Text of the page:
Saturday, October 31
sweet beetroot pillows
or marshmallows! Made for the bonfire burning at The Mad Gnomes. I'm not really a sweet loving person, my buds tending toward the savoury and if it is sweet, then i like it not very. So marshmallows, being, well pure sugar with some egg white, aren't really my cup of tea. I mostly made them for the kids, to show them the difference between mass produced stuff you get from the shops and home made (not that I'd ever tried a home made marshmallow before, but I just went ahead, used experience, and assumed!) Funny thing was, there were no kids at home to a) help and watch and b) to try the damn things! but I like doing stuff I haven't done before so it was in interesting experience, learning the nature of hot sugar syrup and egg white and whipping. The recipe is courtesy of River Cottages' Mr. Whittingstall.
• 1-2 tbsp icing sugar
• 1-2 tbsp cornflour
• A little vegetable oil for oiling the tin and knife
• 1 small, raw, peeled beetroot
• 25g gelatine powder (about 2 sachets, but check the packet)
• 500g granulated sugar
• 2 egg whites
1. Sift the icing sugar and cornflour together into a small bowl.
2. Rub a shallow cake tin of about 20x20cm with a few drops of vegetable oil and shake a little of the icing sugar mixture around the tin to coat the base and sides.
3. Grate the beetroot into a small bowl and pour over 125ml of nearly boiling water and leave to infuse for 30 seconds. Strain the pink, nearly boiling water into a bowl and sprinkle the gelatine on top. Stir until all of the gelatine has dissolved.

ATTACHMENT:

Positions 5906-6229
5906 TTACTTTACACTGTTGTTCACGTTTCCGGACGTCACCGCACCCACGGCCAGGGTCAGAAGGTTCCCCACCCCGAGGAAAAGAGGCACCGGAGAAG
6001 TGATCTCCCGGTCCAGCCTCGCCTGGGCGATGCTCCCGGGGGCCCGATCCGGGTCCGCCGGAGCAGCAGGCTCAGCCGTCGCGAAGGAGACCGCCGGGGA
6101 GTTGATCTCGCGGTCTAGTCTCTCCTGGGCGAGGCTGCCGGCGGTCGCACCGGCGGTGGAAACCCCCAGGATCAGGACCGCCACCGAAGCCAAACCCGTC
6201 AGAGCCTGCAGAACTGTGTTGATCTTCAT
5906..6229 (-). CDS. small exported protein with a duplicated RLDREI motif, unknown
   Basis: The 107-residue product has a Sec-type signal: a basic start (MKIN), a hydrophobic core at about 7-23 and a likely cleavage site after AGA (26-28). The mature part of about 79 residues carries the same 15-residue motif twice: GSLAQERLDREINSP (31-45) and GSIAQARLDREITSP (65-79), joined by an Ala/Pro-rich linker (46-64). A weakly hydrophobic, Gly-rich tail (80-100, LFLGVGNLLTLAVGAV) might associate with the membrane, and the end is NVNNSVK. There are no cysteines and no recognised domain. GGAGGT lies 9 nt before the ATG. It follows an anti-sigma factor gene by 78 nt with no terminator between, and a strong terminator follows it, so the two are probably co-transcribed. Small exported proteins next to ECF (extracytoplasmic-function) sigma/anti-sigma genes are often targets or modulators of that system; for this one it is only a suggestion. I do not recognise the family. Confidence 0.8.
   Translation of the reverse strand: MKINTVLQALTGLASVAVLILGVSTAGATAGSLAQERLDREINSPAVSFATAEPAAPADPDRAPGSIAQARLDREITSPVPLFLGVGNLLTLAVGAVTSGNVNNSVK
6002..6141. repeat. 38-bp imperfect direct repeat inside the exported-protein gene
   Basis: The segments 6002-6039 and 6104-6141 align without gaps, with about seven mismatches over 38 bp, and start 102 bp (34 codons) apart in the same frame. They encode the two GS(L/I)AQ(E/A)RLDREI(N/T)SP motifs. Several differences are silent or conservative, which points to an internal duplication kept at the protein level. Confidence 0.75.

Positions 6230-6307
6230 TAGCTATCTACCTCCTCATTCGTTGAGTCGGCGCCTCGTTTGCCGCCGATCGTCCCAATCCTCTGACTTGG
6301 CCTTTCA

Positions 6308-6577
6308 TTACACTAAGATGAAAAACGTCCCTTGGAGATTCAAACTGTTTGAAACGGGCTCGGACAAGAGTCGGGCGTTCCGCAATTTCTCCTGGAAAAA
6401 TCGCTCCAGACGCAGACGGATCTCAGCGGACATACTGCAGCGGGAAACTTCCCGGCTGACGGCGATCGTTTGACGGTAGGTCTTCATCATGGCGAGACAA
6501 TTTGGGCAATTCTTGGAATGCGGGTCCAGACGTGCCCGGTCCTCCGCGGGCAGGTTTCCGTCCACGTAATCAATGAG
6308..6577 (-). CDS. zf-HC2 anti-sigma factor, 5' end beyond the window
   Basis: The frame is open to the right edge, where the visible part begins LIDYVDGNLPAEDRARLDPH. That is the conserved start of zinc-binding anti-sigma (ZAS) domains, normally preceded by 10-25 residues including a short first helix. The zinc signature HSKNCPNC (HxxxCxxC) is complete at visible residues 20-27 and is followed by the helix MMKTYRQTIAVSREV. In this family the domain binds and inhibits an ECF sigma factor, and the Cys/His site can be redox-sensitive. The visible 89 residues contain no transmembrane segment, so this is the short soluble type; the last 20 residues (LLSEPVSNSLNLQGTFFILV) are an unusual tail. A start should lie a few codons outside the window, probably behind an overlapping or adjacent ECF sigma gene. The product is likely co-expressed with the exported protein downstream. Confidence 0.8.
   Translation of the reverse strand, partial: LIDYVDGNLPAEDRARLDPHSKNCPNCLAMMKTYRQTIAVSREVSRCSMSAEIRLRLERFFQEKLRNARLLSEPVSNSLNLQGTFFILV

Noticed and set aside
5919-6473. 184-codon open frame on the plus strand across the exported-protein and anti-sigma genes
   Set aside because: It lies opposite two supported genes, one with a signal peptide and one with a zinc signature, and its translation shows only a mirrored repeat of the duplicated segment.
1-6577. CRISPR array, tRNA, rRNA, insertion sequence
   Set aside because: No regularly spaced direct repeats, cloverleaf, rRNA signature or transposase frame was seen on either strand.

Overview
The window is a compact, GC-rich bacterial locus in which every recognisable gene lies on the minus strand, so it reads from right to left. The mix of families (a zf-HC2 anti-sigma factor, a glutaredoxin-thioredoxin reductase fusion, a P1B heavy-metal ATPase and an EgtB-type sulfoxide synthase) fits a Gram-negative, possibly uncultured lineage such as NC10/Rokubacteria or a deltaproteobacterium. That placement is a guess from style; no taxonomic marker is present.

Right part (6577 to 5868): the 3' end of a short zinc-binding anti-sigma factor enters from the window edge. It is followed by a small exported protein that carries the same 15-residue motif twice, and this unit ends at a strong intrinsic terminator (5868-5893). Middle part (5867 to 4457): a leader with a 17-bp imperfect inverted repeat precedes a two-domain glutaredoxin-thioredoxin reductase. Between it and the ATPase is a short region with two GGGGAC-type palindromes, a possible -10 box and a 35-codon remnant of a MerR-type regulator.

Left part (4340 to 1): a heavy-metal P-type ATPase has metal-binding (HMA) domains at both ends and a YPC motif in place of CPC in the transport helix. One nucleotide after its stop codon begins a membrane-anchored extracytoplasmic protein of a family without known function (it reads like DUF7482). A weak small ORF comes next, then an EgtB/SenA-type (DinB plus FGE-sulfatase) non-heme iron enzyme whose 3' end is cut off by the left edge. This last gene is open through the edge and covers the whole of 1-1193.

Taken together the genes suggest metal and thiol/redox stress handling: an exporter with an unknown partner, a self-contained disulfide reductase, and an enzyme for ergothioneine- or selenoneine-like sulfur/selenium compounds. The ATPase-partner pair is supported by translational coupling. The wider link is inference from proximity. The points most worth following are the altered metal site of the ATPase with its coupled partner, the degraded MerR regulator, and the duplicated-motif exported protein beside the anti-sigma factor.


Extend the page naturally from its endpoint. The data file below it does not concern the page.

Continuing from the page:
4. Put the sugar into a medium-sized saucepan with 250ml of water. Warm over a low heat, stirring until all of the sugar has dissolved, then place a sugar thermometer in the pan and raise the heat, allowing the mixture to boil fiercely without stirring until the thermometer reads 122C. Remove from the heat and pour the beetroot/gelatine mixture into the hot sugar syrup, stirring until everything is well blended.
5. Pour the egg whites into the large bowl of a mixer and beat until stiff. With the mixer going at a low speed, slowly pour in the sugar mixture in a steady, gentle trickle. After you’ve added all of the syrup, leave the machine to carry on beating until the mixture turns really thick and bulky but is still pourable – when you lift up the beater, it should leave a ribbon trail of the mixture on the surface which takes a few seconds to sink back down into the mix.
6. Pour the marshmallow into the prepared tin. Leave to set in a cool place (do not refrigerate) for an hour or two.
7. Dust a chopping board with the rest of the cornflour and icing sugar mixture. Coat a knife with a little oil. Carefully ease the marshmallow out of the tin onto the board, helping it out where necessary with the knife.
Make sure all of the surfaces of the marshmallow are entirely dusted with the icing sugar mixture. Cut the marshmallows into squares, oiling and dusting the knife as needed. Store in an airtight tin lined with baking parchment.
Sticky, uber-soft, fluffy, rubbery buggers they are. No way they'd stay on a stick for toasting. More like a quick pick up and toss in the mouth before you either squash it completely or it drips through your fingers. They are incredibly,FANTASTICALLY ...flubbery ! They taste like, umm, sugar with a touch of earth.
*B2's verdict upon return: they taste like weeds! S'mores here we come!